It was 8:30 on a Tuesday night. I was working at the coast, covering a tropical storm when I got the call.
"Mom, I'm hungry. I need you to get me something to eat," my daughter pleaded.
I list all of the food available in the refrigerator, including leftovers. I suggest the possibility that her sister, who drives, might take her somewhere nearby to get takeout.
But, I explain quite firmly, that there is nothing I can do from four hours away. I cannot magically appear in the kitchen to make her dinner. Her father was at a meeting, and she had just returned from dance. While I sympathized with her plight, I also wondered aloud how she would navigate life without learning the simple survival skill of feeding herself.
I don't remember the exact age when it happened, but there came a certain moment in my childhood when the cereal bowl no longer appeared on the kitchen table in the morning. It became my job to make myself breakfast. It was around that same time that if I were hungry on a Saturday at noon, I learned to make myself a sandwich. Sure, my mom made dinner most nights, but if your sports or activities' schedule fell outside the norm of the family meal, you were on your own. My mother's theory - as long as there was food in the refrigerator, no one was going to starve.
Somewhere along the way, our generation made children believe that they would be served three meals a day through their 18th birthday. And then, in college, they would be served three meals a day in their college cafeterias. In some ways, this idea is as silly as continuing to dress our children until they are 18.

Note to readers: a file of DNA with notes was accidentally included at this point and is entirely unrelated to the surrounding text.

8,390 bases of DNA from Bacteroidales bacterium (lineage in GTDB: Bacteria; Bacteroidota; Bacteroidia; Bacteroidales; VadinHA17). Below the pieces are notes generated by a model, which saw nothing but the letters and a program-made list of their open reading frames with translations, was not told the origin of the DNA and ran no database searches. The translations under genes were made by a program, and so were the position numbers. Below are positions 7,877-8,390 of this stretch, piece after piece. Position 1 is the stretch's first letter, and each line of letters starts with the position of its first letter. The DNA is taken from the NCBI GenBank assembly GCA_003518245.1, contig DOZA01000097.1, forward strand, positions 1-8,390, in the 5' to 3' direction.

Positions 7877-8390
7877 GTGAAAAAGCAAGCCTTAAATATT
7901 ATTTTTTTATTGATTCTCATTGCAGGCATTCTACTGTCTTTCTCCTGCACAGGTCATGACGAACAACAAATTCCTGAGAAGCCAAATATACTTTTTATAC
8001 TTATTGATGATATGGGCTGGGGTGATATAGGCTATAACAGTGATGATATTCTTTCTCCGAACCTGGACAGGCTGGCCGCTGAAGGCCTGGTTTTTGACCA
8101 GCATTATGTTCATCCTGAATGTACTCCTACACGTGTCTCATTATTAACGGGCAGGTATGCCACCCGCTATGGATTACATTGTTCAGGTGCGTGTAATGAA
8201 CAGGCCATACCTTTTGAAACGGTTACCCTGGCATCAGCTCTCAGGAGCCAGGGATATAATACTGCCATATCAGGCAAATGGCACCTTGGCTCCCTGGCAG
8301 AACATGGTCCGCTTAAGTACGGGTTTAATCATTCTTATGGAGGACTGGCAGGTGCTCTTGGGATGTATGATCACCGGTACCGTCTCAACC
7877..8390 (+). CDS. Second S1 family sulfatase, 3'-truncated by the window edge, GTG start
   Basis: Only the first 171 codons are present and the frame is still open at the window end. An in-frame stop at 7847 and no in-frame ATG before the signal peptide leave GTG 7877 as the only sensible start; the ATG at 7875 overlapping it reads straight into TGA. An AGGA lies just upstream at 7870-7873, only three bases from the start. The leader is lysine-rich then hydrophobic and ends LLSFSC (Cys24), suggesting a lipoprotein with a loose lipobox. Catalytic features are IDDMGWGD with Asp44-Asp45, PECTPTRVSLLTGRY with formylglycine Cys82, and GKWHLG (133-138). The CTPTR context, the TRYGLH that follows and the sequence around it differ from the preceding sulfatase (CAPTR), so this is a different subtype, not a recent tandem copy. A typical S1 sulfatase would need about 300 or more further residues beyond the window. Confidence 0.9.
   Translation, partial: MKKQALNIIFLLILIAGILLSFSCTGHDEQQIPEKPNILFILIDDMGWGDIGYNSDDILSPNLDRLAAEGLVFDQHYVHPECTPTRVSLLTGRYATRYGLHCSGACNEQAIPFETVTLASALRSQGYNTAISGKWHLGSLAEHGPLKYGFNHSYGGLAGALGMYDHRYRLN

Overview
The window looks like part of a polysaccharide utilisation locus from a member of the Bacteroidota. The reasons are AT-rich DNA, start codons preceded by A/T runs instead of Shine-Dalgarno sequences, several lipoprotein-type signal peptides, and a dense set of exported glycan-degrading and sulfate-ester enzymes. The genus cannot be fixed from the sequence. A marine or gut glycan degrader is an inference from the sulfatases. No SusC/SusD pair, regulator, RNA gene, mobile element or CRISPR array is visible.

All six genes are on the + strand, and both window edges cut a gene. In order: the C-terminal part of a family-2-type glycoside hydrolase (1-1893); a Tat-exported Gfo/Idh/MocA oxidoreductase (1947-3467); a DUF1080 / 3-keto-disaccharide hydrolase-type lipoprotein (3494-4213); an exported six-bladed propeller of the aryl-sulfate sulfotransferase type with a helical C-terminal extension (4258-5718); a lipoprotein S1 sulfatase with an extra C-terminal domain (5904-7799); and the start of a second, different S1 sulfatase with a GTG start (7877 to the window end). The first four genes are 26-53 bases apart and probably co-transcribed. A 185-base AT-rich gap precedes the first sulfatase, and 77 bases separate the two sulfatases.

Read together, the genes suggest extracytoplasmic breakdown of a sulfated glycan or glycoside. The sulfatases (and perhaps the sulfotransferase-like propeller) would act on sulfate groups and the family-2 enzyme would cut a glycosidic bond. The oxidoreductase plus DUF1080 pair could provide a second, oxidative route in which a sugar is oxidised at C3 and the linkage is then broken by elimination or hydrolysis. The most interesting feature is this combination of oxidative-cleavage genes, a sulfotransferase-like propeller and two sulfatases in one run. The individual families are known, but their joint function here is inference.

"Honey, I've laid out your clothes for tomorrow next to your car keys," the mother calls to her teenage daughter.
Clearly, we would never dress our children beyond double digits, yet, we continue to make meals for perfectly capable human beings. The way I see it, its our job to make sure food is always available, and yes, when possible, to make a family meal.
But, in a busy family where both parents work, it's not always possible to have a meal on the table every single night. Occasionally, someone is going to have to microwave some leftovers or make a sandwich. It's not even about learning to cook, it's about learning to be self-sufficient. It's our job as parents to teach our children self-sufficiency in every aspect of their lives. Otherwise, their road to adulthood will be a very rocky one.
"I thought you were going to order me a pizza," my daughter said incredulously an hour later.
I reminded her that she told me very pointedly she did not want a pizza. She told me I should have known that she really did want one after all. So now, in addition to being able to magically time travel from the coast to my kitchen, I'm also supposed to be a mind reader. I ended up ordering a pizza, and then canceling it when her father rode in on a white horse with Chick-fil-A.
Amanda is the mom of two, a reporter for WRAL-TV and the author of several books including some on motherhood. Find her here on Mondays.